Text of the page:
He lifted on withered hand and put it on my cheek and said “we got it done didn’t we?”
“Yes sir, we are done. Take some time off now,” I said.
He passed away a few days later. Still confused, still thinking he was back in that parachute shop, determined to help his comrades in arms.
I wonder to this day, how many men owe their lives to the work my father did in that little shed beside the runway. How many men are able to bounce their grandkids on their knees because some unseen angel of mercy made sure they got back to ground safely?
I admit at times I am bitter because Dad is not among those men, and those men have no idea that they are here because of him. But when I do feel that way, I remember my father’s approach – always in the background, never on stage. He wanted it this way, so I am able to be proud for those other grandfathers.
After he passed, my mother and I applied for her widow’s benefits. She was denied any Agent Orange benefits because the government denied his presence in Viet Nam. A presence we, his family, know full well. We have letters from lifelong friends, some of whom were in-country with him. To no avail, my mother is still denied. Apparently there was a large fire in a records warehouse that destroyed many military service records. Now it is incumbent on us to prove that my father served his country in Viet Nam.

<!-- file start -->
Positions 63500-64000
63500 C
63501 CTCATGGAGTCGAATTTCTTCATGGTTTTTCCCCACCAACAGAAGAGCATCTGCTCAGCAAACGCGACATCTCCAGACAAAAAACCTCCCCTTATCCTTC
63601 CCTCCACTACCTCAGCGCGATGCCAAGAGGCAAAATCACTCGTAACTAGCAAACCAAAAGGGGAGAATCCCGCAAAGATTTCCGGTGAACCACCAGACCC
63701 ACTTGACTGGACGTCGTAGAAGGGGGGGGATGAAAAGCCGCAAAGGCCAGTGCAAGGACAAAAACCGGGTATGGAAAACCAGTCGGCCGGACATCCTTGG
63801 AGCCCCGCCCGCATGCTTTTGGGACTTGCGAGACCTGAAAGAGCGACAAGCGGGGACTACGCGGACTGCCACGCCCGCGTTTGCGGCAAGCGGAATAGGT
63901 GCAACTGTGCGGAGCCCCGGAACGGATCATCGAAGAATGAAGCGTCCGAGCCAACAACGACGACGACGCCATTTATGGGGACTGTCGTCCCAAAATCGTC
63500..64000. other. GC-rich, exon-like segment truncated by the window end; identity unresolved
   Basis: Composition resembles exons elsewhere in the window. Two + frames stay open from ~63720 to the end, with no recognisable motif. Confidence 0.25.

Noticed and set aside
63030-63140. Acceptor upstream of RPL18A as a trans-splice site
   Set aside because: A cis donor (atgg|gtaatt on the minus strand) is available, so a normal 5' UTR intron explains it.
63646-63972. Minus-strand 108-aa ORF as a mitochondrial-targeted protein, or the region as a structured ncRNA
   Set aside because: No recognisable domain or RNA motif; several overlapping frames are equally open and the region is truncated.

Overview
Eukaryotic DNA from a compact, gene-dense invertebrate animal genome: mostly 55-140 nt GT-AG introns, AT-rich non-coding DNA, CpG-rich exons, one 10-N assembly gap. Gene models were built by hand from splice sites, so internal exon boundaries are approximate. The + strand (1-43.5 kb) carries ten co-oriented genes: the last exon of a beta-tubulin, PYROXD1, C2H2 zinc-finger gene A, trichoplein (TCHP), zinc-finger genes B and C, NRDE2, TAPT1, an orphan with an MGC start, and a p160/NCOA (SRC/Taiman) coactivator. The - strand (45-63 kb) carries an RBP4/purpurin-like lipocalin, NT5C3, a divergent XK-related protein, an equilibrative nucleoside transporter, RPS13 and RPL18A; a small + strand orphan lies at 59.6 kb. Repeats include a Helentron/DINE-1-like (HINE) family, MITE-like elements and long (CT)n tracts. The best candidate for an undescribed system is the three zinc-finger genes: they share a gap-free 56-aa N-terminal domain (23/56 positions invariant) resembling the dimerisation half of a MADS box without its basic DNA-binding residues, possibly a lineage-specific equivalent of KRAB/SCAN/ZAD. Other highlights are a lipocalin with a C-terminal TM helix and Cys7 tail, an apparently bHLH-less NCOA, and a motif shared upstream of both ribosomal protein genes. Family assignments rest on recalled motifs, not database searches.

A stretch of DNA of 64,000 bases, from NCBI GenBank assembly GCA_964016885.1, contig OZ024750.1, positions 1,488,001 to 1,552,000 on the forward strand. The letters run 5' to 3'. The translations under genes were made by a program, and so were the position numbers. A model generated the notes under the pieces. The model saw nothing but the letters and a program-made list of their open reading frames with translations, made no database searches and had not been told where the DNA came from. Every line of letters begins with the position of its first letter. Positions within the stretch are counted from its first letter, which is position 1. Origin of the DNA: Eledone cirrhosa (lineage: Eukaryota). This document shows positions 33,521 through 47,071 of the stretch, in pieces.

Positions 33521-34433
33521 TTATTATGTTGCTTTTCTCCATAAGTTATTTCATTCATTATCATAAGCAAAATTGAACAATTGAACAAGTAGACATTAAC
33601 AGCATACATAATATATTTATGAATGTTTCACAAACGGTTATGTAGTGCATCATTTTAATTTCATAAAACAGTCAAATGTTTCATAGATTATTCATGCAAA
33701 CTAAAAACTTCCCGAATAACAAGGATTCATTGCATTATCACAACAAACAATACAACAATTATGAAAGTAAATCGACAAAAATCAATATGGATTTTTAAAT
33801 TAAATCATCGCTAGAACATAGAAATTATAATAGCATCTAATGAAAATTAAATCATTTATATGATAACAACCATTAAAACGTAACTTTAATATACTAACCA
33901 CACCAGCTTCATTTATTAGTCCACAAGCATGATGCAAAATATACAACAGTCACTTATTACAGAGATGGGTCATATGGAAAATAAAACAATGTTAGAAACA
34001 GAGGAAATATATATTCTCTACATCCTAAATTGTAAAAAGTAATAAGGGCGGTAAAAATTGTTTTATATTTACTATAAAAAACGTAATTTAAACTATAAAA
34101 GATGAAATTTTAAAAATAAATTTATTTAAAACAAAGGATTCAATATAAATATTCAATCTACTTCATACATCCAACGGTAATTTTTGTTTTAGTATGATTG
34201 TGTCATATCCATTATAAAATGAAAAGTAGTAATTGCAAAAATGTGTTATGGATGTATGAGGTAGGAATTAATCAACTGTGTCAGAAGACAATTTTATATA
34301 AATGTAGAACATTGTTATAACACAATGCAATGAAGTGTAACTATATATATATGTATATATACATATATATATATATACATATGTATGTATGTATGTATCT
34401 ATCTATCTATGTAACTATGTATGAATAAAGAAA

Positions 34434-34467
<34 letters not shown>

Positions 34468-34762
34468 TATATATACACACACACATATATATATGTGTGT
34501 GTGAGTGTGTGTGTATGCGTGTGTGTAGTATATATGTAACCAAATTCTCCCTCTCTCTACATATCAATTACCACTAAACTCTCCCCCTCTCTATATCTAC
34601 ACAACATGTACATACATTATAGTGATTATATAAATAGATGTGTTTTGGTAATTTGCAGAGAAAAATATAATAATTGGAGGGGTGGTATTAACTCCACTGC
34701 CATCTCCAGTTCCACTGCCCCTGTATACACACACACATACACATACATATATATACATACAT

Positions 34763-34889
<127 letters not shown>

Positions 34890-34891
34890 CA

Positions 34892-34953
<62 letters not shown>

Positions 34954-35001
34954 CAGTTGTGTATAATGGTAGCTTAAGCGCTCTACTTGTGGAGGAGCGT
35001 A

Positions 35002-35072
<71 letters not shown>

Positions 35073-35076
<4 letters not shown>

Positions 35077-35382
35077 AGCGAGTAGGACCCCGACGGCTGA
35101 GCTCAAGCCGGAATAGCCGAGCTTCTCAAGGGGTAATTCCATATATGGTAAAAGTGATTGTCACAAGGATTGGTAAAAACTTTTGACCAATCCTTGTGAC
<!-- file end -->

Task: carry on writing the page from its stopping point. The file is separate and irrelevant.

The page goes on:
This is shameful. Not only that my mother is left widowed by a war fought 40 years ago, but by the VA, Department of the Air Force, and every other beaurocrat denying my father’s sacrifice.
My father was not there when I was young. He never saw me doing all the things young kids do. Now he will never see his grandson do those same things. I grew up without a father; my son will have no grandfather.
So, I encourage you to please not forget this story, and the thousands like it. Being a veteran means that your service is never done. And lives can be lost to the ravages of war decades after the shooting stops. It’s not always the bullet or the bomb that gets you in the end.
My father gave his life serving his country – a little bit at a time – over the course of many, many years. Young men and women returning from our current conflict may well suffer the same consequences. So please, if you are truly support our troops, remember this story. Do not forget my father. Do not forget the others like him.